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Investigating foreign portfolio investment holdings: Gravity model with social network analysis

Luke Mazur, Thomas Suesse and Pavel N. Krivitsky

International Journal of Finance & Economics, 2022, vol. 27, issue 1, 554-570

Abstract: Foreign portfolio investment (FPI) has been modelled with the aim of observing patterns, discovering potential inefficiencies and providing evidence for theories. Over the course of many studies, bilateral FPI appears to increase with an increase in the correlation between the gross domestic product growth rates of the sender and the receiver. The Capital Asset Pricing Model in financial theory predicts the opposite—and this is known as the correlation puzzle. One possible explanation is that the correlation is a proxy for both diversification benefits and informational asymmetry. Using seven cross‐sections of bilateral FPI holdings data from the CEPII Coordinated Portfolio Investment Survey for the years 2000–2006, we attempt to explain the correlation puzzle by augmenting the gravity model with random effects to account for heterogeneity in propensity to send and receive investments and with latent space position models to account for effects of unobserved country attributes, as well as transitivity, clustering, and balance in order to capture the information asymmetry and leave the correlation coefficient as a measure of the diversification benefit. We use maximum likelihood Heckman sample selection estimators to account for potential bias in estimators that can be caused by frequent zeros in our data, describing a model for the presence or absence of FPI between the two countries and a model for the level of FPI between two countries conditional on its presence. We find that if there is a presence of FPI between country s and country r, then as the correlation between the economic growth of these countries increases, the level of investment will decrease. However, this correlation has no significant impact on the decision of country s to invest in country r.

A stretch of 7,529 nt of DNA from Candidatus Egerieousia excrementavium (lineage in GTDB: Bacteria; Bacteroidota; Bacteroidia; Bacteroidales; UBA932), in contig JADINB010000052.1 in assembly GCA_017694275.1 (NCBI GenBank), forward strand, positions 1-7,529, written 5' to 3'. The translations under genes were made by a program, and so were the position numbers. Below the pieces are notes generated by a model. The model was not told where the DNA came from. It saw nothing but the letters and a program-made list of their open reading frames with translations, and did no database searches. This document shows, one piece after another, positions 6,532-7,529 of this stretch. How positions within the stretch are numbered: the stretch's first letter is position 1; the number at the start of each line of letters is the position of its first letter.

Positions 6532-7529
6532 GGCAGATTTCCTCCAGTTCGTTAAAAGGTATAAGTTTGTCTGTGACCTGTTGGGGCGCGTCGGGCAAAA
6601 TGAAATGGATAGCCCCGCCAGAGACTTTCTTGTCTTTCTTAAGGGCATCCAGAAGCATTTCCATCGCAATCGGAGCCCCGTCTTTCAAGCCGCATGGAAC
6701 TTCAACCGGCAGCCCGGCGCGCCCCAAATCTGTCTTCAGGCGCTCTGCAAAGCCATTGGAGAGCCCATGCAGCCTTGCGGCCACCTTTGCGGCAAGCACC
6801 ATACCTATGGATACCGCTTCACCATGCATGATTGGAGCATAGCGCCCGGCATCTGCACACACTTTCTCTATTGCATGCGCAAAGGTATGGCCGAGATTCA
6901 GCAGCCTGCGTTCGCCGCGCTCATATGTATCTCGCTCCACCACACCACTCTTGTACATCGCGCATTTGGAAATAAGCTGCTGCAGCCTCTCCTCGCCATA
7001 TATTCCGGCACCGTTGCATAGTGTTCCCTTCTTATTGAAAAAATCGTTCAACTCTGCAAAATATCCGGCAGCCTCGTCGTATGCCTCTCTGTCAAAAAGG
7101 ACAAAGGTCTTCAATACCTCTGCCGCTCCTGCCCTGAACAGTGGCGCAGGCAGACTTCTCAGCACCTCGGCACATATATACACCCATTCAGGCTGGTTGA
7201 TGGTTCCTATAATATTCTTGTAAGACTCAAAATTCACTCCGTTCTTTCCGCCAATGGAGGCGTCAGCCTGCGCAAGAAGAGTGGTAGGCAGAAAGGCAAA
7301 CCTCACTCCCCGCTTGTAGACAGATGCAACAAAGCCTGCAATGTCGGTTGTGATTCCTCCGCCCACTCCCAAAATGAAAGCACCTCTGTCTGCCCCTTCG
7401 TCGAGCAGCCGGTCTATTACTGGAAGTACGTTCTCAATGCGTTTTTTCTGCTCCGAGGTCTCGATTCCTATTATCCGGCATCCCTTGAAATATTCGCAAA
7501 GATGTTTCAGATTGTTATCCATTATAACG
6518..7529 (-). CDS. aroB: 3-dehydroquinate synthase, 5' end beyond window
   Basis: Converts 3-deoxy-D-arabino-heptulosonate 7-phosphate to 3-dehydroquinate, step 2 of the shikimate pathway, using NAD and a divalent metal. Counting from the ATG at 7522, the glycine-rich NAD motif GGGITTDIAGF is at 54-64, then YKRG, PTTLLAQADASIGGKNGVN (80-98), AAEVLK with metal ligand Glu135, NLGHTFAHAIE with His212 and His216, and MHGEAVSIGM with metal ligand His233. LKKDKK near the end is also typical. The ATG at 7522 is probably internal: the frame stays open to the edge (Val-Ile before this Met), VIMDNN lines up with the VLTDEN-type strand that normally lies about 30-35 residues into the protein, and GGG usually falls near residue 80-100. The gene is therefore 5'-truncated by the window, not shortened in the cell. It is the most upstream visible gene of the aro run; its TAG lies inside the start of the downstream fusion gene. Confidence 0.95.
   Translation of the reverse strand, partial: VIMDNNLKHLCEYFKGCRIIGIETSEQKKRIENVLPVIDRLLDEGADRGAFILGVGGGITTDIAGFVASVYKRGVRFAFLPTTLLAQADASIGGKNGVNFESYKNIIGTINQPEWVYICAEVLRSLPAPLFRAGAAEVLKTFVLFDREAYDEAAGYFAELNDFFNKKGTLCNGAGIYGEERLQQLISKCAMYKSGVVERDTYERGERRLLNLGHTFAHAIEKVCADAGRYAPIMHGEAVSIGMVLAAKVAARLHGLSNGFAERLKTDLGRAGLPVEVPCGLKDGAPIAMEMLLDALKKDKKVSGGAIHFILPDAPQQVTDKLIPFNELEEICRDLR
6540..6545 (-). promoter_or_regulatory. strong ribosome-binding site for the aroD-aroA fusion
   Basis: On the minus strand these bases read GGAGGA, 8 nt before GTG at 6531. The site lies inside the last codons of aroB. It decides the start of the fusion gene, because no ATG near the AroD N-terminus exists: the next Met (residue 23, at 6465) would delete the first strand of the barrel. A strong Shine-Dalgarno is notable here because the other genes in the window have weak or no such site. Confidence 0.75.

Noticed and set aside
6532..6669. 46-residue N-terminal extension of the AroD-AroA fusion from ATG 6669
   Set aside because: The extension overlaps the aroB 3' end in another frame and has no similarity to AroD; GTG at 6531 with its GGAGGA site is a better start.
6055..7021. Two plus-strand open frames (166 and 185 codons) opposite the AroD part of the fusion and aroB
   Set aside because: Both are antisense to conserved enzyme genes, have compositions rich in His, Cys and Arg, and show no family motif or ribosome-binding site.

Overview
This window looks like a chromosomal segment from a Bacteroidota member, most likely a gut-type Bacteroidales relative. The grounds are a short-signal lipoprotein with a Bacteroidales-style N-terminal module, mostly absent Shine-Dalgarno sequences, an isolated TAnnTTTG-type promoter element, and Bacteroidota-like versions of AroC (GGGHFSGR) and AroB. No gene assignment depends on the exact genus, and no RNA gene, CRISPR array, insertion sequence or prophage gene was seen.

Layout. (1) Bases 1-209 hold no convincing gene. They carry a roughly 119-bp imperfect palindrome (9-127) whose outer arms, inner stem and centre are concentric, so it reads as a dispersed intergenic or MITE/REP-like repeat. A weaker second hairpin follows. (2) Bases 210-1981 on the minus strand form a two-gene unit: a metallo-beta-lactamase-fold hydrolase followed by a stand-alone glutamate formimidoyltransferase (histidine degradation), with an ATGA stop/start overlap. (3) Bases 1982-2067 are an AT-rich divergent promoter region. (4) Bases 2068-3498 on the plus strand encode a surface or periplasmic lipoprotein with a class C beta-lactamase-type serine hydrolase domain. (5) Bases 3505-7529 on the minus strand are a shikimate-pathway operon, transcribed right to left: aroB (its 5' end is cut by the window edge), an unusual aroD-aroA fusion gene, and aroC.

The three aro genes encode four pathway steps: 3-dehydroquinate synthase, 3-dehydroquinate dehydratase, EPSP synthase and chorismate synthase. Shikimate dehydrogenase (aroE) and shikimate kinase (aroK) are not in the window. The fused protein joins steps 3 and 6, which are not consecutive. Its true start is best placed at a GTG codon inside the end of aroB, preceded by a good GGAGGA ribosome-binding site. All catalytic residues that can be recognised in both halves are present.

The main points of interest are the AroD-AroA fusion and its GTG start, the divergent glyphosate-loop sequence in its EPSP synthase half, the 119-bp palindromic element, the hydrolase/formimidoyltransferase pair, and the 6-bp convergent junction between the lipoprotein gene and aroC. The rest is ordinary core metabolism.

Date: 2022
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International Journal of Finance & Economics is currently edited by Mark P. Taylor, Keith Cuthbertson and Michael P. Dooley

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